Mizuho considers replacing presidents over repeated system glitches

Yomiuri Shimbun file photo
Mizuho Financial Group President Tatsufumi Sakai

Tatsufumi Sakai, president of Mizuho Financial Group Inc., is likely to step down to take responsibility for system glitches that occurred at the company eight times this year alone, affecting automated teller machines and causing other problems.

Koji Fujiwara, president of Mizuho Bank Ltd., is likely to be replaced as well.

The Financial Services Agency (FSA) will issue business improvement orders to Mizuho FG and Mizuho Bank as early as this month, while holding outside directors accountable for supervising executives.

In periods from February to March and from August to September this year, Mizuho suffered a total of eight system failures with its over-the-counter and ATM transactions and remittances in foreign currencies.

“We’ve created so many problems that we need to replace the top,” a Mizuho executive said.

The group’s nominating committee will discuss the appointment of a new president and the timing of the replacements of Sakai, who assumed his post in April 2018, and Fujiwara, who has served in his post since April 2017. Mizuho is expected to take thorough measures to prevent a recurrence of similar failures for the time being and to replace the presidents by around the spring of 2022 after coping with the series of system failures.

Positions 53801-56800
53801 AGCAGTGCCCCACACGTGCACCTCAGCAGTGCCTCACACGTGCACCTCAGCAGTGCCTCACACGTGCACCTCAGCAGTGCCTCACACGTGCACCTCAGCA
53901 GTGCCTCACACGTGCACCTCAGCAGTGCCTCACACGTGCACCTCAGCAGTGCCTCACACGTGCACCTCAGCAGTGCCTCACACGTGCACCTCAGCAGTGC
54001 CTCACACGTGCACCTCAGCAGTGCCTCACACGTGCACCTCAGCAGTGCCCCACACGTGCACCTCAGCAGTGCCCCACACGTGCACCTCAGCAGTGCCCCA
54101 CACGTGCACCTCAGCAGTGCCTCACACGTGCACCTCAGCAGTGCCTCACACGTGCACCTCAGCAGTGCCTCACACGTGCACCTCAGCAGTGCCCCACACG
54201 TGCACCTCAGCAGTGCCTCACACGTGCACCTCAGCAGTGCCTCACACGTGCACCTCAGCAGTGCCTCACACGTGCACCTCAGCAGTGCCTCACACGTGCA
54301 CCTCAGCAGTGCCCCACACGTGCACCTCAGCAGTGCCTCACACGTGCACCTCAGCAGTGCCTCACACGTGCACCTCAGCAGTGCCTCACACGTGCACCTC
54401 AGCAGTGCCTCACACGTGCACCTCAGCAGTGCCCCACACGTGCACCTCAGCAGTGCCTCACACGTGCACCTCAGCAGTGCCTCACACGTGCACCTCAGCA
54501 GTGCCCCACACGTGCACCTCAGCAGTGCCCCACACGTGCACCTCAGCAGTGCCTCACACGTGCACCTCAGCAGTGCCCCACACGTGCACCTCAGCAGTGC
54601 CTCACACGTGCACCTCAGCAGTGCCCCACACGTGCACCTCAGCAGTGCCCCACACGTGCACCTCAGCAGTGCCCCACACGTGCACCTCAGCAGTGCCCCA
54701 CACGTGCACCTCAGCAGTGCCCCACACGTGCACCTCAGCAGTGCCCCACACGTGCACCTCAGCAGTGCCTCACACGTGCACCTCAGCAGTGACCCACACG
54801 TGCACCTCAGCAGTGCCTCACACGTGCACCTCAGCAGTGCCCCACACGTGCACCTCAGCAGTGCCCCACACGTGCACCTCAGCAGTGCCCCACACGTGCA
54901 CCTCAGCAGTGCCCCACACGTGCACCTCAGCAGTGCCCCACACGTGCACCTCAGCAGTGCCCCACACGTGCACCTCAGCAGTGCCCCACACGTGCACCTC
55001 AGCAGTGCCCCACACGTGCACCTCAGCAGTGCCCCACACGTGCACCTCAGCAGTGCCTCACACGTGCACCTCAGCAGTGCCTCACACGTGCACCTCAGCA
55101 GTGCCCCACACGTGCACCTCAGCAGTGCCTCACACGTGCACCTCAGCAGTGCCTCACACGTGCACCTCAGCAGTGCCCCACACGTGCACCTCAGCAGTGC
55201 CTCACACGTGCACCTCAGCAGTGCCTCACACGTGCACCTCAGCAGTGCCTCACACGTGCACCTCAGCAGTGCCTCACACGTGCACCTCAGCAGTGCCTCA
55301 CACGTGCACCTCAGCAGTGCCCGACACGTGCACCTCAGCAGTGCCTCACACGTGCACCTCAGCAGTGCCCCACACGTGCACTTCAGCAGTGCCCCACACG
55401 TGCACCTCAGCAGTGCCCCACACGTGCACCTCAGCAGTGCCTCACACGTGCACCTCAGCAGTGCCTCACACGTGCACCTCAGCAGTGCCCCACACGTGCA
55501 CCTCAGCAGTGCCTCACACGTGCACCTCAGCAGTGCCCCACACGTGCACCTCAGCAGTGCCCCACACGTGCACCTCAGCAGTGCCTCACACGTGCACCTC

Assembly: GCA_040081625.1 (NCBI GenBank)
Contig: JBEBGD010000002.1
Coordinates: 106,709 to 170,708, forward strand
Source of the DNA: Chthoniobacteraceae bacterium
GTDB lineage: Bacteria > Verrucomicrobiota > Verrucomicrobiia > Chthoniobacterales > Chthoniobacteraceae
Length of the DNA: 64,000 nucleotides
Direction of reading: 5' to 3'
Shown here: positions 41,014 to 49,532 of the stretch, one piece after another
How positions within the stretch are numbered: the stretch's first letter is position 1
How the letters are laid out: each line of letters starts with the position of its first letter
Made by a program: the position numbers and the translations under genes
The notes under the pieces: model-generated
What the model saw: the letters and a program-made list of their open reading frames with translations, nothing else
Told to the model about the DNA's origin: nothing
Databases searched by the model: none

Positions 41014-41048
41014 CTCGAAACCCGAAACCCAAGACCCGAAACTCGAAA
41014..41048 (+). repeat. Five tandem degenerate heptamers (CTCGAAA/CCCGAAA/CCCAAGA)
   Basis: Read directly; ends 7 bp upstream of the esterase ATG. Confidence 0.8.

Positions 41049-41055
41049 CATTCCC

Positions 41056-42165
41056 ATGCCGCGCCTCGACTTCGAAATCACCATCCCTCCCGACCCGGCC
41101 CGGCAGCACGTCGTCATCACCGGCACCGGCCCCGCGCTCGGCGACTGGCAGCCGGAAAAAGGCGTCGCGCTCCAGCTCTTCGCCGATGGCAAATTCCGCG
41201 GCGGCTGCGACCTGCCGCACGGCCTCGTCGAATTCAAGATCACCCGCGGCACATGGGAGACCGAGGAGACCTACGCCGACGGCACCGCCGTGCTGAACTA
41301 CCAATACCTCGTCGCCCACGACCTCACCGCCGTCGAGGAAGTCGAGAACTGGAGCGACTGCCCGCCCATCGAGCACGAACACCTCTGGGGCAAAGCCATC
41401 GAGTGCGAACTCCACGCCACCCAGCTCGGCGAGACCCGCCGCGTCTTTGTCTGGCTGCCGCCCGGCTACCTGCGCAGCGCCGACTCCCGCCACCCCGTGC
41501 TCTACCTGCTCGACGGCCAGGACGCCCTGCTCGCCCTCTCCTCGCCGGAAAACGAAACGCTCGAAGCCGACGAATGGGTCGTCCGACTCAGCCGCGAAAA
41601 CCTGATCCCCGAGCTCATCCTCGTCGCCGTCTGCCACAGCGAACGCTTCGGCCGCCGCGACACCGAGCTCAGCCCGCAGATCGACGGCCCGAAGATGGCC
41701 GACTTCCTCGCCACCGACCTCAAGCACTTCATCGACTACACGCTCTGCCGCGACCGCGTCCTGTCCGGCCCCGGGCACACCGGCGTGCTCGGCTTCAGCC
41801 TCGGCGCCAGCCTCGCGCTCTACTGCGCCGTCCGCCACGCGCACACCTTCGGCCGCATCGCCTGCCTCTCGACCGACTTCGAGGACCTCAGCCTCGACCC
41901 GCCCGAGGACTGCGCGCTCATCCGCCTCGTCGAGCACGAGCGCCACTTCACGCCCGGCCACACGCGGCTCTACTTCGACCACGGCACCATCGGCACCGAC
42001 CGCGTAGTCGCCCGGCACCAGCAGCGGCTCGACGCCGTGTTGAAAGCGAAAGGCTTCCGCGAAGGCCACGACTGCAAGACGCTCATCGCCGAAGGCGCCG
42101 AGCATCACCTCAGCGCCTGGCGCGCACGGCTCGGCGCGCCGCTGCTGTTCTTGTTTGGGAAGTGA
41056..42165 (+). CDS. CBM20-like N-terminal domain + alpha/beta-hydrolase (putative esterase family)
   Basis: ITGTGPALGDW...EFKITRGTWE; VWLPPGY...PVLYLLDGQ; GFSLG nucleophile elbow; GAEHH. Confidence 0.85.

The FSA has taken seriously the top executives’ lack of awareness of the system failures, and outside directors’ failure to check matters thoroughly instead of merely accepting explanations given by the executives.

It was also revealed that Mizuho sent money overseas without following procedures stipulated in the Foreign Exchange and Foreign Trade Law at the time of a system failure in September. It may have executed dozens of money transfers without sufficient checking, although it was required to check for the possibility of money laundering in those transactions.

Mizuho later did confirm that there were no transfers related to money laundering.

“It’s only the benefit of hindsight,” a senior government official said. “The bank must establish a sufficient checking system.